If somebody goes to Indonesia, and he’s looking for a cab driver who is sleeping in the shade of a tree, you have to find out what kind of trees they have in Indonesia! They might not have oak trees. And the noise in the trees might be from birds we don’t have here.
 
But as I mentioned, part of the fun of writing a book is taking the reader on an adventure, and part of the fun of the adventure is having the details be accurate.
 
So the cab driver is sleeping in the shade of a pala tree.
 
If I do my job right, do you have a good time and feel like you went to a new place, but you don’t feel lost and confused on the way.
 
Which is probably good advice for any kind of a trip you take.

Open Book Blog Hop – Humour

Robbie shares a few thoughts on including Humor in her writing

‘Is humour an important element is your stories? Do you ever laugh at something you’ve written?’

I am a very serious person. I have always been like that. My mother says I was a serious and self controlled baby. I rarely cried or gave her any trouble. I was what people call an “easy” baby. My mother says it was almost as if I knew how difficult things were for her following my biological father’s death and I made her life as easy as possible. Who knows, maybe babies can sense such things.

I was also an easy toddler. I went to nursery school because my mother had to work full time and mother says I never complained or even spoke about school. This characteristic of quiet tolerance has followed me throughout my life. In retrospect, it has not been a good thing for me. I should have realised you…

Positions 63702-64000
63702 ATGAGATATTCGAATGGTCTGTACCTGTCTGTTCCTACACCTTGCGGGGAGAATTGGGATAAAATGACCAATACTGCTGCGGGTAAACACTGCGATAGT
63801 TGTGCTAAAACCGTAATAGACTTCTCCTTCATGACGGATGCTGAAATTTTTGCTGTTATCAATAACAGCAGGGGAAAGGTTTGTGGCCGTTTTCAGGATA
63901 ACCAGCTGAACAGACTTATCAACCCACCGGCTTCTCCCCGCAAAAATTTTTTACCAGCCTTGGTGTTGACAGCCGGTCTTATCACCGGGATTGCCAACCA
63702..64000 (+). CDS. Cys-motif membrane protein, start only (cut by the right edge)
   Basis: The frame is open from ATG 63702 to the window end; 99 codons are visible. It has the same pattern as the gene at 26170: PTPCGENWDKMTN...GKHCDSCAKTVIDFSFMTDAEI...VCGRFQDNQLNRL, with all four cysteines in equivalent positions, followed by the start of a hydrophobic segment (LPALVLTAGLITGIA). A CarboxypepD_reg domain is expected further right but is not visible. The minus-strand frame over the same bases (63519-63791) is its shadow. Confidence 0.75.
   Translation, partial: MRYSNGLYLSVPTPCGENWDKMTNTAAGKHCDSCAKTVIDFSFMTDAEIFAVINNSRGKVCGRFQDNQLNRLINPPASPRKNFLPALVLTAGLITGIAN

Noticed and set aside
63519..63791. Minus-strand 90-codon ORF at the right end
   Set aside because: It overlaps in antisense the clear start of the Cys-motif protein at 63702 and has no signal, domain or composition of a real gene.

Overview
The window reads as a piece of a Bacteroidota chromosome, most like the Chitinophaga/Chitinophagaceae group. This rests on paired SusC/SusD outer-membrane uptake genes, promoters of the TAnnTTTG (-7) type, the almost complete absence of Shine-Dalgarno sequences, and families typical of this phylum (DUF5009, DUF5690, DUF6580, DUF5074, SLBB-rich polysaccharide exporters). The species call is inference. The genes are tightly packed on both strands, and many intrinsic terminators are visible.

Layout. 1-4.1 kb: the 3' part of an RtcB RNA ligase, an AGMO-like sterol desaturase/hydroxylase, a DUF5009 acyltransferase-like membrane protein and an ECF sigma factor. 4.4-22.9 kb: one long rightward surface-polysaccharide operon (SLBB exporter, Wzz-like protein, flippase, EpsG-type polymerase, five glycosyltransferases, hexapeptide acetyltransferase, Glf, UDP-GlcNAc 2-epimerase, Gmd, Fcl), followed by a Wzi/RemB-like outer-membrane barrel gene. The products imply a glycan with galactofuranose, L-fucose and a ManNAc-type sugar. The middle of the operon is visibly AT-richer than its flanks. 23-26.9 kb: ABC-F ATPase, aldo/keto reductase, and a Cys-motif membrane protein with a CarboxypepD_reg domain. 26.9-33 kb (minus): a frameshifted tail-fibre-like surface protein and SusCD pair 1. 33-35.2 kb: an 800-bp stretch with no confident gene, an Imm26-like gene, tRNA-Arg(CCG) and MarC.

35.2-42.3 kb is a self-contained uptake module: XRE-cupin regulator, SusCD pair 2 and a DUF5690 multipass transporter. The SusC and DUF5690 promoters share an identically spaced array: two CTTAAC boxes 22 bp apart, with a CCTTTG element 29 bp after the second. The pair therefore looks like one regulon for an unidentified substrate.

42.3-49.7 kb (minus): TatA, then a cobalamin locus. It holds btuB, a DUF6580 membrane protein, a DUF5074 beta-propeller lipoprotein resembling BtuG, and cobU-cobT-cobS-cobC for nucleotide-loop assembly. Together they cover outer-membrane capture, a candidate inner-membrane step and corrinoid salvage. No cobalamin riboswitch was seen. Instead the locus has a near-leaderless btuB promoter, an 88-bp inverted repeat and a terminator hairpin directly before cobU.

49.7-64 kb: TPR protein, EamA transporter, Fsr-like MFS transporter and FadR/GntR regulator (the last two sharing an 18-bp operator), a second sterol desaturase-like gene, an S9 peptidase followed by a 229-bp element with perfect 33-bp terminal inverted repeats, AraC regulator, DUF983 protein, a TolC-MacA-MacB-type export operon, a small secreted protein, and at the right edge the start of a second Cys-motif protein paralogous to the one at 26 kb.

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the merry go round in the woods – what does that phrase invoke to you?

What does that phrase invoke to you?

Fun?

The colorful leaves of Fall?

A horror story, where some scary person lures kids into the forest with the promises of a fun kiddie ride, then kills them?

Thoughts?

The Scandal of National Polls.

I know you don’t come here for politics but this isn’t necessarily political.

The news people know this, or should, but we don’t have national elections for president. We have 50 individual state elections, and each state gets to decide their rules for it. So why do they take national polls? It’s irrelevant.

California has (for now) more people than Florida. It doesn’t matter if 55% or 99% of Californians vote Democrat, the state only get so many electors. A national poll that includes California will drive up Biden’s numbers.

But again, the national numbers are irrelevant. Ask president Hillary Clinton. She drove up numbers in California and New York – and got a bigger share of the popular vote. Didn’t matter, because as a representative republic, we use the electoral college. Trump won the electoral college in a landslide.

So… why does our media insist on telling us the national poll numbers when they know it doesn’t matter?

I was at a presentation where an economist asked:

Can a bank earning 2% on its loans and paying 5% on its deposits stay in business?

2-5= -3

Almost everyone in the room – bank examiners – said no.

$1,000 x 5% = $50

$10,000 x 2% = $200

So, a bank can pay 5% and earn 2% and put lots of profits on the bottom line.

Here’s what’s going to happen in November.

I know a LOT of democrats. I don’t know very many Democrats who are excited about voting for Biden. I live in an area of Florida that went for Hillary last time and had a zillion Obama signs in yards when he was running for president. I’m not seeing Biden signs. I see plenty of Trump signs and I’ve heard reporters candidly admit as they drive across Pennsylvania in the last election, once they got out of Philadelphia, all they saw was Trump signs.

Now, if 150 Democrats and 100 Republicans live in one area and get polled, the presidential race might look even because the pollsters will stop counting once they get 100 of each so it’s fair. Or Maybe Biden even would have a nice lead. Look familiar? But here’s the thing.